amazing memoir of growing up in iran during the islamic revolution — i was unfamiliar with iran’s history and this gives a good overview from the perspective of being a girl from a resistant family, growing up in the late 1970s and early 1980s. the drawings are stark black and white, there is a lot of humor amid the painful parts. i...more
incredibly in-depth and well-focused, this bestseller looks at the inﬂuence of fast food in the US (and, to a certain degree, beyond). Schlosser starts with a solid foundation of the history of fast food companies and afterwards builds a framework of how the companies and the companies they control run today....more
celia suggested this book to me a while back when i found someone’s notes in one story of a Mavis Gallant book. it is the ﬁrst book to look at the history and argue for the value of writing in books.
marking books in any way is a practice largely unaccepted for most of the books...more
i have spent the last week getting myself to the halfway point on this. it’s always a little bizarre to read non-ﬁction books and realize that while reading ﬁction, my brain must not be engaged as intensely or something, because suddenly i’ve “read” several pages and don’t remember a thing.
this is a...more
this claims to be a “Greenwich Village memoir,” but it didn’t give me much of a sense of greenwich village directly after WWII, perhaps because this book was never ﬁnished. the stories and perspectives are interesting, but it feels more like a series of sketches than a cohesive work....more
Simone de Beauvoir
Published as A Transatlantic Love Aﬀair in the US
it was bound to happen, and it was likely to be during the summer, that i would ﬁnd many distractions from...more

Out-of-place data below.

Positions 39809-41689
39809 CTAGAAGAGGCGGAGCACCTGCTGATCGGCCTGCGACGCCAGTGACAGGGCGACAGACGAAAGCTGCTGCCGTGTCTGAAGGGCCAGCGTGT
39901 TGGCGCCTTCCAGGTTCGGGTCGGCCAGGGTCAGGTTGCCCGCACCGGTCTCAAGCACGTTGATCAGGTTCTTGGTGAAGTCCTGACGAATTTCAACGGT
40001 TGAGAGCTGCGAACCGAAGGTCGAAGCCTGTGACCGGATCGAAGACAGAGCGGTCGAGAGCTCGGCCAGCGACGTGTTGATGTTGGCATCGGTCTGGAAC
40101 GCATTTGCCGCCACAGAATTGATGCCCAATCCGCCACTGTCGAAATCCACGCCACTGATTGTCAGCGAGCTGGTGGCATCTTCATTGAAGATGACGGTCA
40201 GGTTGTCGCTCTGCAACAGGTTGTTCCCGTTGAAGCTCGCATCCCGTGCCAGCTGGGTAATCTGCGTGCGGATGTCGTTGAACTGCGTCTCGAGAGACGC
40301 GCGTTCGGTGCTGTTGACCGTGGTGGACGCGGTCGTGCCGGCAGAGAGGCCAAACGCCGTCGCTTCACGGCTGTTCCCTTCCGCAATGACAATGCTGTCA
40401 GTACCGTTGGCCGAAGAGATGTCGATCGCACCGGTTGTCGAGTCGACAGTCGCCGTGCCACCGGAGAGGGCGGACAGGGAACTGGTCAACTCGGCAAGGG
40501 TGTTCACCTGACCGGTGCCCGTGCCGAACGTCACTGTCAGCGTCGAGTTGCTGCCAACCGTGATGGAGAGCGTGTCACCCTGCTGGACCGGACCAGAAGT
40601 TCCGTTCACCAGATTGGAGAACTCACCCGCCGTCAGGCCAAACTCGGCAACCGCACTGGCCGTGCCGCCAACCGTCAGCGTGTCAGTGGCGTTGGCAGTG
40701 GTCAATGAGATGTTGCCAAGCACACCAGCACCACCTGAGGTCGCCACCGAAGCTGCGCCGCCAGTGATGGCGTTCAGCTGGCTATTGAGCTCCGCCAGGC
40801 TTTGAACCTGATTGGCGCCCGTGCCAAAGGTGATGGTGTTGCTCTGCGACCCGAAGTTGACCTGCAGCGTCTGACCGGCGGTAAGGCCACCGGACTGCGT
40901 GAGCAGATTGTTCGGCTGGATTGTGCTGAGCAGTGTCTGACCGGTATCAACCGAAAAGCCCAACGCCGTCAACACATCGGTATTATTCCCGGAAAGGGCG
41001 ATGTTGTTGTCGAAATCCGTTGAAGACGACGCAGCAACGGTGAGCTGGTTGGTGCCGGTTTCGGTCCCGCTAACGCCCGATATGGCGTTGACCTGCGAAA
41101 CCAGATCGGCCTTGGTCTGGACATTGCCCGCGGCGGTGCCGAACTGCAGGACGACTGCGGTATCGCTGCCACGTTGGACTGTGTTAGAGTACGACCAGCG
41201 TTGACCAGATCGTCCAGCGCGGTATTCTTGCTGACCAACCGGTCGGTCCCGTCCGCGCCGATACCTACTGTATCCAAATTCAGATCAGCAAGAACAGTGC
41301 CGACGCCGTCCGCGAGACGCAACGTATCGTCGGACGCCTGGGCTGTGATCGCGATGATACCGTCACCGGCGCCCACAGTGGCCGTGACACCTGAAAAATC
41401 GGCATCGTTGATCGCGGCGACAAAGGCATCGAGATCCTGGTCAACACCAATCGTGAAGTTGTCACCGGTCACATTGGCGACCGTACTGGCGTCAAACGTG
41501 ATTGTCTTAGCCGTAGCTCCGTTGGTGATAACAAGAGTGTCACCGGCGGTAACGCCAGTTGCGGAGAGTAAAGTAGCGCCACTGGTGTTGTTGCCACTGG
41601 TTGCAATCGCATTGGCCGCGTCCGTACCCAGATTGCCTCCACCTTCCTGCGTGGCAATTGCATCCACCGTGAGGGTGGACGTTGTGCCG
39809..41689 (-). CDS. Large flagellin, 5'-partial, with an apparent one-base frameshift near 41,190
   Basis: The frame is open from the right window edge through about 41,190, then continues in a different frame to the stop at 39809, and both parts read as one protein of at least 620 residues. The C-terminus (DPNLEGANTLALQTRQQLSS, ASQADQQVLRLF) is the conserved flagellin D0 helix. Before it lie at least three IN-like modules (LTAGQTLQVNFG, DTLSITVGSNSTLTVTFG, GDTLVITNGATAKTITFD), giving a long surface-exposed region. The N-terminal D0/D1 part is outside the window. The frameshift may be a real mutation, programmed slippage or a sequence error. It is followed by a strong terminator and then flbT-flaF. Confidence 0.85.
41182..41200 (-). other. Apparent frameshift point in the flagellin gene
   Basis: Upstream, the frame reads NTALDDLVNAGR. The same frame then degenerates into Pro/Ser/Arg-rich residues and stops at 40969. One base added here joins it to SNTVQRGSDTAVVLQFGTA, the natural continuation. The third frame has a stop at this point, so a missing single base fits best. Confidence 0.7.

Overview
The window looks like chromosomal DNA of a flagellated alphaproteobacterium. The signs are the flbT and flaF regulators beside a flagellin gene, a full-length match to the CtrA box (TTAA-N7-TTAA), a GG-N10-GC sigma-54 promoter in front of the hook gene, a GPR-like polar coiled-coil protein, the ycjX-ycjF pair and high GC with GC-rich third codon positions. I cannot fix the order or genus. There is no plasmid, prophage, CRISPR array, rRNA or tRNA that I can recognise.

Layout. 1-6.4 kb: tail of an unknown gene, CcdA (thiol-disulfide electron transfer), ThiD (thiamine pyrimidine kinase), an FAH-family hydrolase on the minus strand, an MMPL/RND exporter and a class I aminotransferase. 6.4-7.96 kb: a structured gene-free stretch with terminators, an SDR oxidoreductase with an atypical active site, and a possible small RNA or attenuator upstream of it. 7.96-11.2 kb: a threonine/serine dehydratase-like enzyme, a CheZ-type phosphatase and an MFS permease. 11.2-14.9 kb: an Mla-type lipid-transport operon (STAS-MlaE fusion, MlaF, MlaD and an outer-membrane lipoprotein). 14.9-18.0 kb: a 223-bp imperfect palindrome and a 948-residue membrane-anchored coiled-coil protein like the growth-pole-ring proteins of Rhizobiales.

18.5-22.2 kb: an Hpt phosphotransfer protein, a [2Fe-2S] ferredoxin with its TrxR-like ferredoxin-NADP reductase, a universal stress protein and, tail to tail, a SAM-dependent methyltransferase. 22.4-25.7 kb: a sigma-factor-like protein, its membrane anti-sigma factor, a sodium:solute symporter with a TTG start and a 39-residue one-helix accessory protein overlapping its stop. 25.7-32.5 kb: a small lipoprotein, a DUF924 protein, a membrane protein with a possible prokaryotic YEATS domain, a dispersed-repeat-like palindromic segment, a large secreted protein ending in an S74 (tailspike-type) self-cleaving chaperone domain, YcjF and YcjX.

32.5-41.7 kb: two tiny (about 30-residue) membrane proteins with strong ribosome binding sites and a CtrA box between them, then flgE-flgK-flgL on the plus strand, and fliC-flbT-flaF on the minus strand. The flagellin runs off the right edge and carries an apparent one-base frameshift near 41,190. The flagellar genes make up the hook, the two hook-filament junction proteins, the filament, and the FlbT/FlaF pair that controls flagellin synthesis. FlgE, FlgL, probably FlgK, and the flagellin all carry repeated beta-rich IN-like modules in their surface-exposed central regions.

we saw arundhati roy speak last month, with her cleverly titled Instant-Mix Imperial Democracy (Buy One, Get One Free). i expected nothing less than these eloquent essays about globalization and privatization of public assets in india. her writing is so engaging and accessible that...more
theories on photography by someone who is not a photographer. knowing little of the technical aspects of photography, Barthes attaches his own kind of technicality by applying his own terminologies to the observation of photos. the ﬁrst section is much heavier, laying out his basic theory; though the second part, written at a later date...more
these are miscellaneous writings collected from throughout grace paley’s life, as a result, it doesn’t always retain a steady level of continuity. predictably the parts that were most interesting to me, in light of recent events, were about wars (mostly vietnam, but also an essay about the gulf war), as paley was very involved in...more